Donald Mackay looks at the legality of the independence referendum in the wake of serious debate between Westminster and Holyrood on the issue.


A lot has been talked by both unionists and nationalists as to the legality of the referendum process. So in my first article on Labour Hame, I decided to stick my oar in.

The first thing I would contend, as has been mentioned before, is that there is such a thing as a legal referendum at all. At present, the Westminster Parliament is sovereign. It can make any law its heart desires and that is so. The principle of the Scottish Sovereignty of the People set out in documents as ancient as the Declaration of Arbroath and as recent as the Claim of Right is entirely theoretical for British constitutional purposes.

For this reason Westminster is under no obligation at all to pass a law following a referendum result. All UK referendums are consultative. The legal obligation is nothing. The political obligation is intense, and realistically no government of any colour would be stupid enough to refuse the results of a referendum.

What is certainly true is that Holyrood has no legal power to hold a legally binding constitutional referendum as the constitution is a reserved matter under Schedule 5 of the Scotland Act. The way the Scotland Act is structured means that everything not expressly reserved is up for grabs, including, apparently, government policy on Antarctica (which I’m sure is entirely in the priorities of every SNP minister). So Salmond can hold a consultative referendum on independence, but then so could anyone on anything. There is no law stopping someone buying a copy of the electoral register (or going for the African option of an ink fingerpot), setting up a polling booth in every town in Scotland and holding an election on what type of shoes they should buy. Luckily, this kind of direct democracy is not regularly applied, and if it occurs would produce some terrifyingly disproportionate results (as was proved by the last person to give it a shot, Brian Souter).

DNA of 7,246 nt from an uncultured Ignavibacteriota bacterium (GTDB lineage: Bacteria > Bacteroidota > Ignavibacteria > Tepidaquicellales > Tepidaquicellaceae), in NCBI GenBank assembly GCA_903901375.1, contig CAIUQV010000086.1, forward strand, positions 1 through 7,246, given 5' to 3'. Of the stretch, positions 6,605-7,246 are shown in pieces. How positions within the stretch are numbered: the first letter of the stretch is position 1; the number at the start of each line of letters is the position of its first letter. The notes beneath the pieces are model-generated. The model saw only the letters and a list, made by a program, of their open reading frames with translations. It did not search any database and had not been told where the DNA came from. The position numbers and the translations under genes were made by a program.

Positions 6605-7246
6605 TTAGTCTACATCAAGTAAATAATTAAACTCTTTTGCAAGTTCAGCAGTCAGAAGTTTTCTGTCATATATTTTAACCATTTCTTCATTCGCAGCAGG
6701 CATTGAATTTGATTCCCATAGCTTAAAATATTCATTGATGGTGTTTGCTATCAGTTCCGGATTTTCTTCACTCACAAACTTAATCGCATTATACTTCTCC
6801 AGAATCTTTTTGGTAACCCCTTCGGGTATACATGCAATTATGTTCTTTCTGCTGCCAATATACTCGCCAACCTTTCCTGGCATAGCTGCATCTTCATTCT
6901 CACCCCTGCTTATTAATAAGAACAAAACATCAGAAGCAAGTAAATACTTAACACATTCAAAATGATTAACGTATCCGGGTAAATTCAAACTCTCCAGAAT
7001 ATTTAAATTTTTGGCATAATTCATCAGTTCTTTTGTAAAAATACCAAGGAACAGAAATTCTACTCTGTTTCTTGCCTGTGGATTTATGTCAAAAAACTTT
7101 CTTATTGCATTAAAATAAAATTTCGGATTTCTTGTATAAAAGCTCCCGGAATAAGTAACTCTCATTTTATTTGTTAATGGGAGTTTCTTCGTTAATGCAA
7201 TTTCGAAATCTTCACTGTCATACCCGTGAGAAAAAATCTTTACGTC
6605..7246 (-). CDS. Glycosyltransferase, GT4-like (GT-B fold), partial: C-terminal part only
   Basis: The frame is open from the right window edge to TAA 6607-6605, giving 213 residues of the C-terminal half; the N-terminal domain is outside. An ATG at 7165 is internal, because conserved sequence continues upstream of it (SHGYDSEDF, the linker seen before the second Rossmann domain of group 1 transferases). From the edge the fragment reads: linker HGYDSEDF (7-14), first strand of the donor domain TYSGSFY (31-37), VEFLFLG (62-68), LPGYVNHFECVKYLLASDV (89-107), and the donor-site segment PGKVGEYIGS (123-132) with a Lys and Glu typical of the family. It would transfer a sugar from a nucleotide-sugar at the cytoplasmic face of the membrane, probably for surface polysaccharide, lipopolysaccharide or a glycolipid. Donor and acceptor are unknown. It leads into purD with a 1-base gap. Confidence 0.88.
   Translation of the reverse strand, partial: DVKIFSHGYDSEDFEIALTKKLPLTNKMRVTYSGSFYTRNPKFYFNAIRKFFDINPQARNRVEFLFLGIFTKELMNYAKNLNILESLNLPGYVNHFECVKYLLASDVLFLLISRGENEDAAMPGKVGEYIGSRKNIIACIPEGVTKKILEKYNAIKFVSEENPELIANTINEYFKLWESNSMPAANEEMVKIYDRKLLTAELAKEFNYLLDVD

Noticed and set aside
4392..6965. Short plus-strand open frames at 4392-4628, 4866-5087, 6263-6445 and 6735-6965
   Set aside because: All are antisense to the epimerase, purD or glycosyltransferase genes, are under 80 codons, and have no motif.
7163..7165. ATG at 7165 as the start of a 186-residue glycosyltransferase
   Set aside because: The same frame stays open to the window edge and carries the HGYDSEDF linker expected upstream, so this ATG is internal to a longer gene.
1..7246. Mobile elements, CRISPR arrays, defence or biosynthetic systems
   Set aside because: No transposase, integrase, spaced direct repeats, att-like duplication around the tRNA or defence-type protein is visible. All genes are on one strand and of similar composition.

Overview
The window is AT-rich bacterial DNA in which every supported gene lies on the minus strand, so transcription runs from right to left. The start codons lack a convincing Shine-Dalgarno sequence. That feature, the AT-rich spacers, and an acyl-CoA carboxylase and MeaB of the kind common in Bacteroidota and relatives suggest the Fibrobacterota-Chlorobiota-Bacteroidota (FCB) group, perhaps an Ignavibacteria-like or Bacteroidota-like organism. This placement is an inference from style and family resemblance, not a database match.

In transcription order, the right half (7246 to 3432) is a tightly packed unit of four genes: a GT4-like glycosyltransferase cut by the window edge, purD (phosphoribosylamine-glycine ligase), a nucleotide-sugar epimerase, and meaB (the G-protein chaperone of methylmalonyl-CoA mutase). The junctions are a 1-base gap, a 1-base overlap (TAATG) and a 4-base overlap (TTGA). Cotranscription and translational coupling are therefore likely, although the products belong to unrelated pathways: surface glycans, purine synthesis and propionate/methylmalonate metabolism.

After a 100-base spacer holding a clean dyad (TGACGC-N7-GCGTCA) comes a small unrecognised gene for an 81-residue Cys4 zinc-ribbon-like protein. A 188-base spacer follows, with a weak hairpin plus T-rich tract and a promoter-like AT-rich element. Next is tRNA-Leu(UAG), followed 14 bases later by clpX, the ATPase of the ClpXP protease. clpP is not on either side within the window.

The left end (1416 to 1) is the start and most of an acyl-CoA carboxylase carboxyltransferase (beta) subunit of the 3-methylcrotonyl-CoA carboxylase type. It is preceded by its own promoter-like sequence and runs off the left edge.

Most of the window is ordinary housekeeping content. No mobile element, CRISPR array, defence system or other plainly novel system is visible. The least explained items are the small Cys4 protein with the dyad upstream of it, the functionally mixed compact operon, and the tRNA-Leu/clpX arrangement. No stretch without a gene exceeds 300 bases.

So imagine for a moment, the Scottish Government has held this referendum and they’ve won. The next stop is the Supreme Court. Anyone with “sufficient interest” (that’s the legal requirement) for judicial review could raise an action against the referendum result, as an Act of the Scottish Parliament. In this context, sufficient interest could mean any citizen of Scotland.

This would be further complicated by the entry of the Advocate General, the Scottish law officer for the UK Government who is required to intervene on judicial review cases challenging the competence of the Scottish Parliament or the Scottish Government. Things become problematic thanks to the further rights of intervention by public interest bodies. In such an important case all of civic Scotland would turn up with their lawyers. All with a right to speak on every point raised. Two hundred lawyers in a room all with a lot to say is never a pretty sight and the poor little referendum bounces around a courtroom for the next decade or three.

However, at the crunch the result is likely to be the same. The Supreme Court is not above common sense. Often deference to a democratic mandate is sufficient to win them over. There was a case called Alconbury v Secretary of State for the Environment which if it had not been hastily reversed by the House of Lords would have prohibited a Government Minister from ever making another controversial decision, with all the obvious issues for the practice of government that would bring. Scotland would only have to call on the right to self determination under the UN charter and deference to democracy would do the rest.

So if the referendum has been manifestly and demonstrably fair, if the question was not biased, and the decision was in the right direction, then it passes. Westminster is politically forced to draw up an Act of Parliament that reads like a divorce paper and has just as friendly negotiations attached, and if not Scotland could potentially UDI.

The problem is that the SNP are not making it easy to win this legal battle. They need to accept the transfer of powers being offered by the Secretary of State. They need to let the Electoral Commission have proper freedom to run the referendum and have the final jurisdiction on the question as it is the only way it can be manifestly and demonstrably fair. They need to make the entire process whiter than white. If anything else happens, this is going to get messy.

Donald Mackay is a Law Student at the University of Glasgow and a member of Glasgow University Labour Club.